In the early years of the 20th Century, the prevailing view appears to have been that there was only one galaxy - our Milky Way. Although M31 and other galaxies had appeared on Messier's List of nebulas ever since the 18th Century, they appear not to have been widely recognized as galaxies as such in their own right.
In 1923, the 'Great Debate' was staged to try and solve the problem as to whether other 'Island Universes' did actually exist, as some astronomers were coming to believe. The outcome of this debate appears to have been inconclusive. It was the work of Hubble that finally brought the matter to a definite conclusion, in 1924 - he made use of Cepheid variables to deduce that M31 was external to our galaxy.
Today, in contrast, the Universe is assumed to contain around 100 billion galaxies, each having typically 100 billion stars.
The above diagram is from Hubble's own book, The Realm of the Nebulae.
Broadly speaking, Hubble classified all galaxies into Spirals, Ellipticals and Irregular Galaxies. Although originally there appeared to be a tendency to view spirals and ellipticals as being different stages of a galaxy's evolution, spirals and ellipticals now tend to be viewed as totally separate types of galaxies (there are however theories that purport to make a connection between the two types, although these are coming from a 'different direction' from before).
Ellipticals are classified according to their degree of ellipticity
Spirals are first divided into Barred and Normal (plus a class called S0). Each of these sub-classes is then split into three types, as shown above.
The S0 is considered a 'spiral' with no arms.
Spirals contain both young and old stars, and a fair amount of dust and gas.
The adjacent image shows the Milky Way but its basic features are typical of all spiral galaxies
The spiral arms actually delineate regions of bright objects and stars rather than areas of increased number of stars. The density of stars is the same throughout the entire disk
The nature of the arms is still a bit of a mystery. They cannot be rotating as independent entities because they would soon 'wind-up'. Present-day theories commonly attempt to describe a pressure wave maintaining the spiral arm pattern as it appears.
The bulge is populated primarily by older Population II stars.
The halo is a low density spherical region.
The younger population I stars are to be found predominantly in the disk
The first spiral to be actually recognized as a spiral was M51 (the Whirlpool Galaxy) in 1845, although it was not known to be a galaxy at that time. It was seen from the 1.83m reflector at Birr Castle in Ireland (run by the 'Earl of Rosse')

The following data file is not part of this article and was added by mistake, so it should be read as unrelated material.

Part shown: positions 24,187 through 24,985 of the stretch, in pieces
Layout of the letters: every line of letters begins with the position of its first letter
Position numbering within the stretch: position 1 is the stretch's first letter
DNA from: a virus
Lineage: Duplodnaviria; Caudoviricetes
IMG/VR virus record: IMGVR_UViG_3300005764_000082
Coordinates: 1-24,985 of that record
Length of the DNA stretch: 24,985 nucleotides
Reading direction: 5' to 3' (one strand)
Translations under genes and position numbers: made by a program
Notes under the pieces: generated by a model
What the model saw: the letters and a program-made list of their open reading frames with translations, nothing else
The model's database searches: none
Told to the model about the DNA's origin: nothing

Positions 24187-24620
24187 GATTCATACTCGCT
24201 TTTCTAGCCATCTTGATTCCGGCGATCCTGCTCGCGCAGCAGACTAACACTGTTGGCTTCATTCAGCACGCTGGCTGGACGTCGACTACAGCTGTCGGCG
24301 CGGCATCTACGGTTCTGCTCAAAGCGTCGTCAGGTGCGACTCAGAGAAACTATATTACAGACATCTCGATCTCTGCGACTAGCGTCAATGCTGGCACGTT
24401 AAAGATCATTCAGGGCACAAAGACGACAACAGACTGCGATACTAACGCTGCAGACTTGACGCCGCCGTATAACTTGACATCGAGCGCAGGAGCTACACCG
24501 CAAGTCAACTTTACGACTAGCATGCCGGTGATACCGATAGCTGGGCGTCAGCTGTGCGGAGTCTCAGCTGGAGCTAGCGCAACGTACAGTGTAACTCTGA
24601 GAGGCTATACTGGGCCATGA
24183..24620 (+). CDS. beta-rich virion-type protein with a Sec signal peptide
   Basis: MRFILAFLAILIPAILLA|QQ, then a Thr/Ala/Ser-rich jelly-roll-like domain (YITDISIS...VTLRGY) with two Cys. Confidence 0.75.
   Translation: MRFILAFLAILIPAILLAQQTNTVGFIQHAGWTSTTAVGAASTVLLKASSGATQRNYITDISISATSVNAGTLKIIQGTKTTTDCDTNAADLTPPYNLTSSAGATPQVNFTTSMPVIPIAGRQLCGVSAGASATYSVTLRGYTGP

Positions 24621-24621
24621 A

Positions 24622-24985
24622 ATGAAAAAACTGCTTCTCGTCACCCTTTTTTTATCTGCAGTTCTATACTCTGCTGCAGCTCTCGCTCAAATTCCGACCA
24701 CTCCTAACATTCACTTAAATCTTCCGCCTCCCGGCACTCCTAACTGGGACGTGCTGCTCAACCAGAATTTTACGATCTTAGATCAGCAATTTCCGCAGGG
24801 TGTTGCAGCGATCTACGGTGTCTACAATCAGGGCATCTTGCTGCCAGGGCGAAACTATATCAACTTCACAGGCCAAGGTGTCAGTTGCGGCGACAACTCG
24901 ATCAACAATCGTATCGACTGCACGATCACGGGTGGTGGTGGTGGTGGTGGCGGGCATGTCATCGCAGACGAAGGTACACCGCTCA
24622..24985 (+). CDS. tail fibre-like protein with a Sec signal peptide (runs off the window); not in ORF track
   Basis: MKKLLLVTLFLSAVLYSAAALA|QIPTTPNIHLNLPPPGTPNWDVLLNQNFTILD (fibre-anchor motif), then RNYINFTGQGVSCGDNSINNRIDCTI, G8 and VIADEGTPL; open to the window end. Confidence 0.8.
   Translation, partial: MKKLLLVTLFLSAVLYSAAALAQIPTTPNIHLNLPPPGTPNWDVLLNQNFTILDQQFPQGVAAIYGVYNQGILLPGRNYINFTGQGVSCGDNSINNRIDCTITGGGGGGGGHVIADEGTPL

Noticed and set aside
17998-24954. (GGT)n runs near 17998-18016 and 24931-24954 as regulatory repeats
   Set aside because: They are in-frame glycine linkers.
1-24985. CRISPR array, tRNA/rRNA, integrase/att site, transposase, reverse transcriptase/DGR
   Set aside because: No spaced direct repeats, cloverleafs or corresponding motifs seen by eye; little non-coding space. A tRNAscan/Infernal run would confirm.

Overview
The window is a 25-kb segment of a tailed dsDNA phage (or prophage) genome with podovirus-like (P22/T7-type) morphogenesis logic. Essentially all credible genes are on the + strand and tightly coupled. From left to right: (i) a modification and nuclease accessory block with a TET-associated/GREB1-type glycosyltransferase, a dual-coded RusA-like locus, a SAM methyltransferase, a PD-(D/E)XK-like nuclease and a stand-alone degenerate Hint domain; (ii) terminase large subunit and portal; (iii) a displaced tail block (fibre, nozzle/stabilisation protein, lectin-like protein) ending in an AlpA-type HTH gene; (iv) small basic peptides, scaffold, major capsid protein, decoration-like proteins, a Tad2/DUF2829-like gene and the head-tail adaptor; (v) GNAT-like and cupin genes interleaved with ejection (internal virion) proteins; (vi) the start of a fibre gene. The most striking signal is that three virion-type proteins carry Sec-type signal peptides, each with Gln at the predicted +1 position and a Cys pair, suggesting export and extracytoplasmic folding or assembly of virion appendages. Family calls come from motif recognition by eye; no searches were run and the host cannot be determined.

M31 (NGC 224) is similar to the Milky Way. It is 2.2 million light years away and is the most distant object we can see with the unaided eye.
Barred spiral are much less numerous than 'conventional' spirals.
Elliptical Galaxies contain mostly Population I stars. They have little dust and gas, as expected.
The range in size is large - from 100 thousand solar masses to 10 million solar masses. Their dimensions range from about a tenth of the diameter of that of the Milky Way to ten times the diameter of the Milky Way.
This covers anything that doesn't fit into the two main groups.
The best known examples are the Magellanic Clouds at 46 kpc and 63 kpc , the well-known satellite galaxies of our own galaxy.
The ISM would be classed as a vacuum if such conditions could be replicated on Earth. It fact, it is a better 'vacuum' than those that are produced on Earth.
It is mostly Hydrogen and can be classified in the following manner to a first approximation
ISM is the raw material for new stars.
It is seeded by supernovae with heavier elements
It also contains organic molecules
Clusters of Galaxies
There are two main classes of cluster
- Regular Clusters relatively compact, with a concentration of
density towards the center. Contains mostly ellipticals and S0s.
Many emit radio waves from active galaxies, as well as intergalactic gas. Some intergalactic
is at temperature of 100 million degrees, emitting in X-rays.
- Irregular Clusters Little central concentration. Mostly composed of spirals and irregulars. Fewer radio waves and X-rays, and less hot gas.
Clusters of galaxies are grouped together into superclusters.
These superclusters appear to form into 'sheets' of galaxies surrounding voids, giving a 'holy' effect.
The Great Wall is the largest supercluster known.